Artist: Natori Shunsen (名取春仙)

Print: Onoe Baikō VI [六世尾上梅幸] as the courtesan Aburaya Okon [油屋おこん] in the play Ise Ondo Koi no Netaba (伊勢音頭戀寢刃) or 'The Ise Dances and Love's Dull Blade'

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Dates: 1931,created
Dimensions: 10.75 in,15.75 in,Overall dimensions
Medium: Japanese color woodblock print
Inscription: Signed: Shunsen (春仙)
Artist's seal: Shun
Publisher seal: Watanabe ko

Related links: Waseda University; National Museum of Modern Art, Tokyo; Kabuki21 - summary of the play Ise Ondo...;

Physical description:

The background story behind this character:

In 1796 in the town of Furuichi near the Ise Shrine a drunken doctor went on a murderous rampage in the local Aburaya brothel. Before it was over a number of people lay dead or wounded including the maid Oman. Two days later the doctor committed suicide at the home of his uncle who was a low-ranking priest at the shrine.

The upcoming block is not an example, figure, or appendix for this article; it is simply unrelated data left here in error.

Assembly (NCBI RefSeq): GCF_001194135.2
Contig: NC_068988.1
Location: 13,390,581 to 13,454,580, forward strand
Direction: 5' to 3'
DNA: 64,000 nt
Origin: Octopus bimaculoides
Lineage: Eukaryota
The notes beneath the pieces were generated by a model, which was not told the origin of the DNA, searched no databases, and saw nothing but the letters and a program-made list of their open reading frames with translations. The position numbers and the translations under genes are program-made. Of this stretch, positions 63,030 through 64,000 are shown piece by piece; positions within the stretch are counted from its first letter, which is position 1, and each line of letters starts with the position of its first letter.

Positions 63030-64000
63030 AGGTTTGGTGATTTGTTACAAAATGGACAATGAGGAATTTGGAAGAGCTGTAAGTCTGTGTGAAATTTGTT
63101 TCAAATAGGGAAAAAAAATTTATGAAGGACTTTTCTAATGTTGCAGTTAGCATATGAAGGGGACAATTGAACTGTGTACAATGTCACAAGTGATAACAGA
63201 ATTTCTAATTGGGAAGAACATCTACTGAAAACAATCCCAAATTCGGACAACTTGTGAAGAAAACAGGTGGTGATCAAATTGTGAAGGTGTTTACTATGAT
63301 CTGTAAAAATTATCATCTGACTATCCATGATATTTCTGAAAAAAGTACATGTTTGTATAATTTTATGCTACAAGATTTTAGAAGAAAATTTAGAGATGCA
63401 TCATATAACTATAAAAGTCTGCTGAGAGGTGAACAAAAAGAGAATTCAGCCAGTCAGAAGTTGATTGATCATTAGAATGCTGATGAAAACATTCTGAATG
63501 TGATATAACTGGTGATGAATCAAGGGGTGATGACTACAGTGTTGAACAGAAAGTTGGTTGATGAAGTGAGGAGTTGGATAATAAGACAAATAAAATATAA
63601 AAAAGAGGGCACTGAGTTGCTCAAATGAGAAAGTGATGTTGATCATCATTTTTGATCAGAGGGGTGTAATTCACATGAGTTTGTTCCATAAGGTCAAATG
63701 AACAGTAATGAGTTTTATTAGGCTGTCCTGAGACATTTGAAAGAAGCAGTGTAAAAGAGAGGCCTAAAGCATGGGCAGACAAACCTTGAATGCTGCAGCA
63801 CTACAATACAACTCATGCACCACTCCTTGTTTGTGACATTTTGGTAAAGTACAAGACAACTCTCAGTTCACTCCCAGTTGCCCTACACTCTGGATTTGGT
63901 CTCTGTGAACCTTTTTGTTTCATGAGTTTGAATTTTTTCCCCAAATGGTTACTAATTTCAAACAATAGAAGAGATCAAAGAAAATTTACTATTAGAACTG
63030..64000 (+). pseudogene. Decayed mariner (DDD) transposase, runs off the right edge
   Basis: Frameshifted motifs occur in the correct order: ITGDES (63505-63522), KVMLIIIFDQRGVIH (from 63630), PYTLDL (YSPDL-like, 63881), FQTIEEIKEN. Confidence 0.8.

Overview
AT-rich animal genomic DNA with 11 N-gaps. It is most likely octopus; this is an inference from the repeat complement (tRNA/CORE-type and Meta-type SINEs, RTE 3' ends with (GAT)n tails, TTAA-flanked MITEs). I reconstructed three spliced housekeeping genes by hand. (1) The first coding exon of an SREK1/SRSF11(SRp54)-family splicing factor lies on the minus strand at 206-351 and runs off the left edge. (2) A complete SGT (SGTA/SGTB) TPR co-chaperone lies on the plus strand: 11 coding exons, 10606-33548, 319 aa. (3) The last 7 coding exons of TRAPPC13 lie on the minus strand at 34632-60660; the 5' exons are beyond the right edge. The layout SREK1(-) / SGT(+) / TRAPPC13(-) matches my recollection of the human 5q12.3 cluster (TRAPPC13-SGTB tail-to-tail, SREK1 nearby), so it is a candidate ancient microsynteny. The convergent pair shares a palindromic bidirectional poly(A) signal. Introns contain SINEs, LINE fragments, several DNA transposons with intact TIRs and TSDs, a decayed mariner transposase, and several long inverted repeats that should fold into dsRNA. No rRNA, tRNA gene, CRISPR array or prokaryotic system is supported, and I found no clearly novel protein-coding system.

This series of events and others like it had been fuel for the creative talents of 18th century authors. Within ten days the first performances of a play based on this incident was being performed in a town nearby. Its success spurred Chikamatsu Tokuzō (近松徳三 or ちかまつ.とくぞう:1751-1810) and two of his assistants to create their own version which debuted in Kyōto just two and a half months later. Supposedly written in only three days this qualifies it as an "overnight pickle play" or ichiyazuke kyogen (一夜漬狂言 or いちやづけ.きょうげん).

Like other murderous plays this one was often performed during the summer "...when the bloodcurdling doings on stage might provide audiences some 'chilling' relief in sultry weather."

Okon's lover is the sensitive Mitsugi, but when he takes possession of a bloodthirsty sword his whole personality changes. Okon is the heroine, but her role is somewhat secondary. Although Mitsugi leaves a stage littered with the dead and dying he is never blamed. The sword is. After several more dramatic scenes three figures 'pose triumphantly' at the end including Mitsugi and Okon. While this leaves the audience thinking this might be a happy ending it is nevertheless slightly ambiguous - "...Okon's fate remains vague."


"Blocks about 20; superimosed printings, about 25..."



1) In color in 名取春仙, 1991, p. 54.

2) In a small black and white illustration in Modern Japanese Prints by Dorothy Blair, #216.